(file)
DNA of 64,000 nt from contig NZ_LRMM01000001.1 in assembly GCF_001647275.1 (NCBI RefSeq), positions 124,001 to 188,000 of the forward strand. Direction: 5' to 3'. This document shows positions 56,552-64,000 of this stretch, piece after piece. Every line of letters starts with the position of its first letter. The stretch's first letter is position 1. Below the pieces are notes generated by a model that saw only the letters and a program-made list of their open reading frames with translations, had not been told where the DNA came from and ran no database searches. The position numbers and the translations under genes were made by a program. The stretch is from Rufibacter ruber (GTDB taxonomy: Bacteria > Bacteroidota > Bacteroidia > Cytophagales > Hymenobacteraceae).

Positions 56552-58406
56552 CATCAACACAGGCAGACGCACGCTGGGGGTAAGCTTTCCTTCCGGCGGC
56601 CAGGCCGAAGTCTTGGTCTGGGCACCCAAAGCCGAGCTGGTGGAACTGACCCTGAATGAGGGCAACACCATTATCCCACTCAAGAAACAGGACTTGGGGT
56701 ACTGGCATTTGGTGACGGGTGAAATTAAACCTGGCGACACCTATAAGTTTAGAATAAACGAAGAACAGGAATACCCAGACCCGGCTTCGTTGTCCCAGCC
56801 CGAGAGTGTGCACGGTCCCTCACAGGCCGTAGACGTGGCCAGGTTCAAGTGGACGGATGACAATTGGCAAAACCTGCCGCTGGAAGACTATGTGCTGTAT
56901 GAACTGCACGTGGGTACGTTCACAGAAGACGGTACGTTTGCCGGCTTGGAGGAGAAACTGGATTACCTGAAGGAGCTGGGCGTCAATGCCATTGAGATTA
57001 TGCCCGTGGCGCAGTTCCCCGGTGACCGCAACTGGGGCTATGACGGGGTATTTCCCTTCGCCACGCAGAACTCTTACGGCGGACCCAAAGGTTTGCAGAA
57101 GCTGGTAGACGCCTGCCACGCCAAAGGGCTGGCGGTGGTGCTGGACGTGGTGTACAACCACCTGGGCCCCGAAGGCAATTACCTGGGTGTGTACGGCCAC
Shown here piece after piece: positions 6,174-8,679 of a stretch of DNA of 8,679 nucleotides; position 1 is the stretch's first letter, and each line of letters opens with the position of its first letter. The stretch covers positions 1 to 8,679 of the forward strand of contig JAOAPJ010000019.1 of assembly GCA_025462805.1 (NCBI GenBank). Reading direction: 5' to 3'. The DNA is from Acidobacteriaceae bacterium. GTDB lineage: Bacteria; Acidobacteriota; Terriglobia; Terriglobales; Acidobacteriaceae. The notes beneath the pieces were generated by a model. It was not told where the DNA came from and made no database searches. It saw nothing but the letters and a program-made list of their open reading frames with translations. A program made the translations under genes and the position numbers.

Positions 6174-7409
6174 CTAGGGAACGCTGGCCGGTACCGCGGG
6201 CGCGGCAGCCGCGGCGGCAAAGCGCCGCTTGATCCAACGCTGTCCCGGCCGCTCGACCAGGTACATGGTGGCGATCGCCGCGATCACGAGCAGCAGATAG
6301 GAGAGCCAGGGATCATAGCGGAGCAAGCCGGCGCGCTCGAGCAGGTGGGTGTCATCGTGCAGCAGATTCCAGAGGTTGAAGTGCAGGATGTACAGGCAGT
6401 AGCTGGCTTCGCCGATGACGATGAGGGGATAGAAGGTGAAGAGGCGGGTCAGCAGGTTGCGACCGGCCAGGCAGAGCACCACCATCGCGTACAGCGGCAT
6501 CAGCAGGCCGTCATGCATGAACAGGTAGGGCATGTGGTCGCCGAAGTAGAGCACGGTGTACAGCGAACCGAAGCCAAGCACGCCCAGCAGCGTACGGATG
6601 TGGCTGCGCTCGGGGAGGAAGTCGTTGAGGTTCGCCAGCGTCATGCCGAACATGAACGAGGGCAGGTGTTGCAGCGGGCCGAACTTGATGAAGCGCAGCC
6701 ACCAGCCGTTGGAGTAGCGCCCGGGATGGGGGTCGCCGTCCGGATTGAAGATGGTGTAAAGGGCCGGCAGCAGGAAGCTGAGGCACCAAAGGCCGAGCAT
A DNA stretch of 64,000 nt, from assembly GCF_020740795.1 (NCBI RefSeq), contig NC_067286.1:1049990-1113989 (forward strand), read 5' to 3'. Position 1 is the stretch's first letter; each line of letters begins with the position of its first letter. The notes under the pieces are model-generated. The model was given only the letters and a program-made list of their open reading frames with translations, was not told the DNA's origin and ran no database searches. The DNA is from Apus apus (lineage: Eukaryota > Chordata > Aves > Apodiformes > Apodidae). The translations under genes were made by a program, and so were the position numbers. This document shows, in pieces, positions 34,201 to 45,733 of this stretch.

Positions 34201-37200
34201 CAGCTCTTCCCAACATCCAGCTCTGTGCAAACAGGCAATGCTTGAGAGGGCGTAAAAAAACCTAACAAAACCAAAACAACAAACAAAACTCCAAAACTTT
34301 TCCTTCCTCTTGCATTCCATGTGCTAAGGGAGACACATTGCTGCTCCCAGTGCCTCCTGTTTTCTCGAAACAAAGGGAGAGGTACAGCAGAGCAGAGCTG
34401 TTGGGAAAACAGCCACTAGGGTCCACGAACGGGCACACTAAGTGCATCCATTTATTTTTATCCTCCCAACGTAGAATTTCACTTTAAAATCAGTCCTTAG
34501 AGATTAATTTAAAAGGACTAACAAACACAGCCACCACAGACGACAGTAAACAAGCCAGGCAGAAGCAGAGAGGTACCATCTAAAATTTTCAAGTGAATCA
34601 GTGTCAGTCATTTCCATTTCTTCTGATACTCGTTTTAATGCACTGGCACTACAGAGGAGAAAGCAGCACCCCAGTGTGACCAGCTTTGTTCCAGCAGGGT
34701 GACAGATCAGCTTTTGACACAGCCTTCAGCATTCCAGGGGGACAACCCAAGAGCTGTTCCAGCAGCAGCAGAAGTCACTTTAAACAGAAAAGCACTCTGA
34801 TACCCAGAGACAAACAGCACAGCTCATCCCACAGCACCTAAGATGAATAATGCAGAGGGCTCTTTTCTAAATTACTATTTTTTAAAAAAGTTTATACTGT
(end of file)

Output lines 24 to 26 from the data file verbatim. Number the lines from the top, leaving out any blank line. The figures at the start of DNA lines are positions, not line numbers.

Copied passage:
34501 AGATTAATTTAAAAGGACTAACAAACACAGCCACCACAGACGACAGTAAACAAGCCAGGCAGAAGCAGAGAGGTACCATCTAAAATTTTCAAGTGAATCA
34601 GTGTCAGTCATTTCCATTTCTTCTGATACTCGTTTTAATGCACTGGCACTACAGAGGAGAAAGCAGCACCCCAGTGTGACCAGCTTTGTTCCAGCAGGGT
34701 GACAGATCAGCTTTTGACACAGCCTTCAGCATTCCAGGGGGACAACCCAAGAGCTGTTCCAGCAGCAGCAGAAGTCACTTTAAACAGAAAAGCACTCTGA